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Abdomen and chest examinations in peer physical examination: Variation in participation by gender

Katharine Reid, Ruth Sutherland, Agnes Dodds, Ruth McNair, David Pierce



To compare participation in peer physical examination (PPE) for male and female students when learning abdomen and chest examinations; to compare attitudes towards PPE for male and female students; and to determine if self-reported participation as examinees in PPE was related to attitudes towards PPE.


The opportunity to learn physical examination skills through practising with peers in formal tutorials is an important part of many medical curricula.


Students voluntarily completed a self-report questionnaire at the end of their third semester of medical training in which they rated their attitudes towards PPE and indicated how often they had been examined while practising abdomen and chest examinations.


Students volunteered to be examined less frequently in PPE when learning chest examination compared with abdominal examination; female students volunteered less frequently than male students for chest examinations but volunteered with similar frequency for abdomen examinations. Attitudes towards PPE were not related to student gender, but students who never volunteered for abdomen examinations tended to have higher average ratings for the perceived difficulty of PPE and lower ratings for the perceived value of PPE. Most students supplemented PPE with informal practice, although a majority practised exclusively with male volunteers.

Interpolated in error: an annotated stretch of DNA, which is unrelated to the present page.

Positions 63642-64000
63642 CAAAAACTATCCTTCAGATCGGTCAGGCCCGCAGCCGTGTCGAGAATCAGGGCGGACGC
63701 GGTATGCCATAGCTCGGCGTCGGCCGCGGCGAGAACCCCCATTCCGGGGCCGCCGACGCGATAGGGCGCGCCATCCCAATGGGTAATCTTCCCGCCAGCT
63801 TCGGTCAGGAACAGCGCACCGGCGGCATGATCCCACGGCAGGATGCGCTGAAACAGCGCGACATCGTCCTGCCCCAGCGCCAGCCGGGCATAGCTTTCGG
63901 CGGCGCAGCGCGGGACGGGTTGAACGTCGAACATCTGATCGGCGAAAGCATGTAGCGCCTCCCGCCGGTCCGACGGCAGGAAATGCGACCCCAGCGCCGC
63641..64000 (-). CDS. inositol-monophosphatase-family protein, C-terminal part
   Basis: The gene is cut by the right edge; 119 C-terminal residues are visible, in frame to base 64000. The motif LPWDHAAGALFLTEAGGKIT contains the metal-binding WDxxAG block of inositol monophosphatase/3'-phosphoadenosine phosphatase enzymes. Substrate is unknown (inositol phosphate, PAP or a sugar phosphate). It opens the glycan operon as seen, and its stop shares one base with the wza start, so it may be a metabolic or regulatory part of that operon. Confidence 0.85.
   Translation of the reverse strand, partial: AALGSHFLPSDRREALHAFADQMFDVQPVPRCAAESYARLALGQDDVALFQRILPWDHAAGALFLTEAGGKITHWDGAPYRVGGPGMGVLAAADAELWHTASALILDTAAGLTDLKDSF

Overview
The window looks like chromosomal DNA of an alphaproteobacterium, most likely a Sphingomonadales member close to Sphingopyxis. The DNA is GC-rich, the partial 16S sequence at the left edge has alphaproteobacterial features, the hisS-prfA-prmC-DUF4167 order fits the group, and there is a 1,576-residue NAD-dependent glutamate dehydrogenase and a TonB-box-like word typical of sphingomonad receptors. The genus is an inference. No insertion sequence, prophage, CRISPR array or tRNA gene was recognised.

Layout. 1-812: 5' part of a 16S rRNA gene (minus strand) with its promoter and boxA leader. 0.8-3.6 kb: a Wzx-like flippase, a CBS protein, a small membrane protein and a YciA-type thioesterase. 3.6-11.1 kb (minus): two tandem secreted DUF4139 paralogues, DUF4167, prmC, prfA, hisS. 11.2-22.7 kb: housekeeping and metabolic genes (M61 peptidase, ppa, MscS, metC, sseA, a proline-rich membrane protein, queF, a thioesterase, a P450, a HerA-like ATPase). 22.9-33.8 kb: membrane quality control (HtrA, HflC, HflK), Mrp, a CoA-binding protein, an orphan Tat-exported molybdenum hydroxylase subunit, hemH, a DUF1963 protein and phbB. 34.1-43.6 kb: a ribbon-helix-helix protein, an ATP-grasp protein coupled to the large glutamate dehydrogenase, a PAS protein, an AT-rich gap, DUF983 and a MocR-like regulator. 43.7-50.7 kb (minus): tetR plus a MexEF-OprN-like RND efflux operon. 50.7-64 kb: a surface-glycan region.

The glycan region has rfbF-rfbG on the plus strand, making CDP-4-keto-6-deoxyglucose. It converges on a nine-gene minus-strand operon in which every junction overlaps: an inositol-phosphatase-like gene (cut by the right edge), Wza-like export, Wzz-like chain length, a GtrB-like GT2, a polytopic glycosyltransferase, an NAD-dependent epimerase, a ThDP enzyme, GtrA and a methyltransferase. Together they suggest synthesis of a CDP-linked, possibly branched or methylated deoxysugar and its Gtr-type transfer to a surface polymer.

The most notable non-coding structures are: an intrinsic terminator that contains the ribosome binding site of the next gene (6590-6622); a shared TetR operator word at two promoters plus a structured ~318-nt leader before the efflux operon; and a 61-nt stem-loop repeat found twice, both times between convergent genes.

There is clear variation in participation rates for learning examinations for PPE of the abdomen and chest, but this variation is only partly explained by student gender and attitudes.


peer physical examination; medical students; clinical skills; student attitudes

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